Friday, February 26, 2021

Guest post

Today I am delighted to begin a series of guest blog posts. These guest posts will all be from blog readers who live far away from here (the Derbyshire Peak District) and will focus on the reader's life during the pandemic.

First up here's Het, writing from Cornwall.

Well, it turned out to be a year we’d all rather look back on than look forward to. For me, it has been a tale of two halves, feeling imprisoned by living in London, then liberated by moving to Cornwall. Throughout, I have never been more grateful for the constants which frame my world – a partner who is a pal, and pals who have been partners in extending a virtual hand.

For the first half of the year, we pulled up the drawbridge and hung out in our London flat. By all normal measures, a fantastic place – spacious, light, central - and blessed with balconies to take in the wonderful view down the river. Those balconies were our saviour – as we hung over the ledge, watching the birdlife carrying on as normal. Canada geese nesting on an upturned boat became an early focus - who knew that standing on one leg is all about heat conservation?


New habits in lockdown formed, such as getting showered and changed for the evening, to break up the day. And making sure weekends felt different. A young local restaurant which had only been open for a few weeks when lockdown started, began a weekend delivery service. It rapidly became a welcome treat to look forward to – delicious food made by someone else!



While my husband monopolised the study and worked on getting a bad back at my desk, I took over the lounge: moved by the lack of scrubs for frontline NHS staff I became a manic seamstress in my sweatshop of machinery and ironing board permanently set up. Rolls of colourful polycotton arrived every week to be cut out, sewn up and despatched to different hospitals across south London. I had become one of the thousands of home sewers who collectively made over 1.5m sets of protective clothing during the early months of lockdown. The young nurse who initiated and led the effort was rightly recognised in the New Year’s Honours list, while the personal rewards of being part of it all were acknowledged by many. They are hard to describe – I absolutely loved feeling useful and increasingly capable.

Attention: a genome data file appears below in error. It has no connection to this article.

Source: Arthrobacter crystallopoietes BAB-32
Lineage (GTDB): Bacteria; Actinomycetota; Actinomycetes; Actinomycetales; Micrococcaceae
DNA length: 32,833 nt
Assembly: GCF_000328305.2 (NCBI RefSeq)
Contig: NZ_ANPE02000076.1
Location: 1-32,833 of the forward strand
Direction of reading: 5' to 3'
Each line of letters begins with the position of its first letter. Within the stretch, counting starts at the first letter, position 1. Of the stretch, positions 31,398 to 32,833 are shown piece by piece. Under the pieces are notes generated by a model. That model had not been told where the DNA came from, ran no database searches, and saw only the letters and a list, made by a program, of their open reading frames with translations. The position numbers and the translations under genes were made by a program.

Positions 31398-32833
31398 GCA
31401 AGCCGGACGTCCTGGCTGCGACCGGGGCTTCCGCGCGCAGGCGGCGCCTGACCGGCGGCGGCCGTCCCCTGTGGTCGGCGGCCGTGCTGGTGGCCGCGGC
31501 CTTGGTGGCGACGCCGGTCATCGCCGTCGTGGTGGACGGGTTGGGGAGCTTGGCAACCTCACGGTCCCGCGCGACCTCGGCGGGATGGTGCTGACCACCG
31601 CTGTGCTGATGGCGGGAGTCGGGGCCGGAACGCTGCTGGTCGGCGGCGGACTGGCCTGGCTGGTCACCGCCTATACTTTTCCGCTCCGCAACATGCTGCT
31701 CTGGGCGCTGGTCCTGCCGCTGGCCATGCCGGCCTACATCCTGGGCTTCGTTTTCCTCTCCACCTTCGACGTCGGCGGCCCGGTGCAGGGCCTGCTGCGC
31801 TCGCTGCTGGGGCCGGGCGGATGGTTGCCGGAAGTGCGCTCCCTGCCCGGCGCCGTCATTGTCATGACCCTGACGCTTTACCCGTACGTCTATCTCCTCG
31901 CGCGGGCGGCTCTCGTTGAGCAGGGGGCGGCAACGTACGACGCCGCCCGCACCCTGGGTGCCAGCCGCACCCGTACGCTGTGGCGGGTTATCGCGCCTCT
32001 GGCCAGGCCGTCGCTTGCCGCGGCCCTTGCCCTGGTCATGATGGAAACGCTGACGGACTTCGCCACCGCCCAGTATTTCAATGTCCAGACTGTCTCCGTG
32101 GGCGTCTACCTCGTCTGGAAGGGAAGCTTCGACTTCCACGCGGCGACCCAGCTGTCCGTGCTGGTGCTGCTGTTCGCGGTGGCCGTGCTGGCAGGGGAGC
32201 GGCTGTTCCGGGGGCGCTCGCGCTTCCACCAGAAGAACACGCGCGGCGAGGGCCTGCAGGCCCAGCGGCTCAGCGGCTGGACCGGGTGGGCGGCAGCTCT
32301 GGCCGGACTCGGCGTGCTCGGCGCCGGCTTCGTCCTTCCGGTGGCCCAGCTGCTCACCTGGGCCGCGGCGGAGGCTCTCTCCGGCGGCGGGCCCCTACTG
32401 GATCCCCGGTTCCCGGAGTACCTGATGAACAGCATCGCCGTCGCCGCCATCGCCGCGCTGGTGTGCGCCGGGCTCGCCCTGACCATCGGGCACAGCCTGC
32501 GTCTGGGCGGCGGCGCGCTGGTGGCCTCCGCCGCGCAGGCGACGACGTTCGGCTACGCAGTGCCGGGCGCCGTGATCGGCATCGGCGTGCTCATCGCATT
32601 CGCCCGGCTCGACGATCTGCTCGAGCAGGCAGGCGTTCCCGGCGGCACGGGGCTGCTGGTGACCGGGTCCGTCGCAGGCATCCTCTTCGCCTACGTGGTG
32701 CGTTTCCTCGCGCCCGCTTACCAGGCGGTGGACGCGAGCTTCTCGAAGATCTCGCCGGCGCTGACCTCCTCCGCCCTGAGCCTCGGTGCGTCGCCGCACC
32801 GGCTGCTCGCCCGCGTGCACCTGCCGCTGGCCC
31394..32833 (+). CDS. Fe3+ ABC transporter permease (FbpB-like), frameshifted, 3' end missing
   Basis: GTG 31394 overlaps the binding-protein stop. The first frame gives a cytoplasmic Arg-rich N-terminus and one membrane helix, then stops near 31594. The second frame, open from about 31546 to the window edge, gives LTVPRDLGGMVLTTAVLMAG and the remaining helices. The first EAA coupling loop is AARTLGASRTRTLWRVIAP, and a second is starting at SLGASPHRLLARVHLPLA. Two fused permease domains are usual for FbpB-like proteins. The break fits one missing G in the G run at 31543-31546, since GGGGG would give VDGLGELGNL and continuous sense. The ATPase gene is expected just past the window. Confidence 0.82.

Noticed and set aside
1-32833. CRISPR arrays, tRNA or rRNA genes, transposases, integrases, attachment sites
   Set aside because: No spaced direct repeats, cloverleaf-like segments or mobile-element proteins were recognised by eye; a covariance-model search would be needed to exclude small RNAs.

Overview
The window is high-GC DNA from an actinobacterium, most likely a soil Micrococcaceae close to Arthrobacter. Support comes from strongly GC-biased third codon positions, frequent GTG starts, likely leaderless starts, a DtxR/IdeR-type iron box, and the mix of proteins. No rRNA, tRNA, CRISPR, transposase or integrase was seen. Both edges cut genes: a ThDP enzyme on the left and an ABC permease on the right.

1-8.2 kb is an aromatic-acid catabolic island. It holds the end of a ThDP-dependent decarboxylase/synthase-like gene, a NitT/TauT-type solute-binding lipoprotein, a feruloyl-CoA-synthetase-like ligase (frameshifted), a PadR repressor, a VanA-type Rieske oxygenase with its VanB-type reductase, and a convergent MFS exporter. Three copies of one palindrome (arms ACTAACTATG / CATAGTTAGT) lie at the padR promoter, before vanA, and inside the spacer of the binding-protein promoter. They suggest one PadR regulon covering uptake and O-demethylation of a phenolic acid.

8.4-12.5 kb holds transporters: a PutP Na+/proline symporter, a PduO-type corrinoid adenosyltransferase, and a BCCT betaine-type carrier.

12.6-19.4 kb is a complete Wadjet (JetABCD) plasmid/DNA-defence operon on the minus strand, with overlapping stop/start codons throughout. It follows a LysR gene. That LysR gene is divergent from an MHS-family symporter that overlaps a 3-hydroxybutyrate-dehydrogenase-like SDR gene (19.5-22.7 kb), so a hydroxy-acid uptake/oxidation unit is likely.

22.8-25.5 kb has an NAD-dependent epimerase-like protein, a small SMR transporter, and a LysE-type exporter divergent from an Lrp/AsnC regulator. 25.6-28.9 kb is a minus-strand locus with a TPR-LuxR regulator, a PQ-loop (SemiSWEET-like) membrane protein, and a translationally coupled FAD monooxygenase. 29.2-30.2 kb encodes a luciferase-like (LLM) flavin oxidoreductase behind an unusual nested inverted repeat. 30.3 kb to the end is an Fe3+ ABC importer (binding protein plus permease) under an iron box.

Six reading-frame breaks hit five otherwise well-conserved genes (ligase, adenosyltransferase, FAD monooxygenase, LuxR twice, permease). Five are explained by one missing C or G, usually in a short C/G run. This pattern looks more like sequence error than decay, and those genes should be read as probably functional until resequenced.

Moving to Cornwall in August was a liberation of body and soul. At 70, it may feel a little late to be buying my first shortie wetsuit and making efforts to get into the sea at every opportunity – but it redeemed the summer and created lasting memories of joy. Going out for walks without fear of meeting too many people along the coastal path, taking a picnic lunch to the beach even when the sun didn’t shine – we realised anew what pleasure there is in simple things.



Since the autumn, I have been busy again – this time, doing an online course in Psychology & Neuroscience of Mental Health, at King's College London. For a non-scientist, this has taxed my little grey cells to bursting point – but I now have a smattering of knowledge: yes, a dangerous thing! I didn’t previously know just how much genetics affect who we are and how we think. Or that the proteins produced by our 26,000 human genes are not ‘fixed’ but respond to influences such as diet, exercise, stress levels etc. A recent study of 100 healthy individuals showed that only 49% of individual ‘proteomes’ remained stable over the course of a year. So, it is well worth investing in activities which offset the many ‘insults’ (I love that technical term!) we all endure. Overall, my new knowledge has given me new respect for the intricacies of human biology - and the wonders of the brain.


So, I will be treasuring the onset of spring, starting out in Cornwall and eventually leading us back to London. I will also be looking forward – to everything.


Tuesday, February 23, 2021

Daily life

The header shows the view through our front door window.

These three shots from the bedroom window show the changing sky this morning.

7.05 a.m.

7.32 a.m.

7.35 a.m.

Its been a quiet week at Hepworth Towers. Weeks in a February lockdown are quiet, aren't they? Nothing changes but the sky.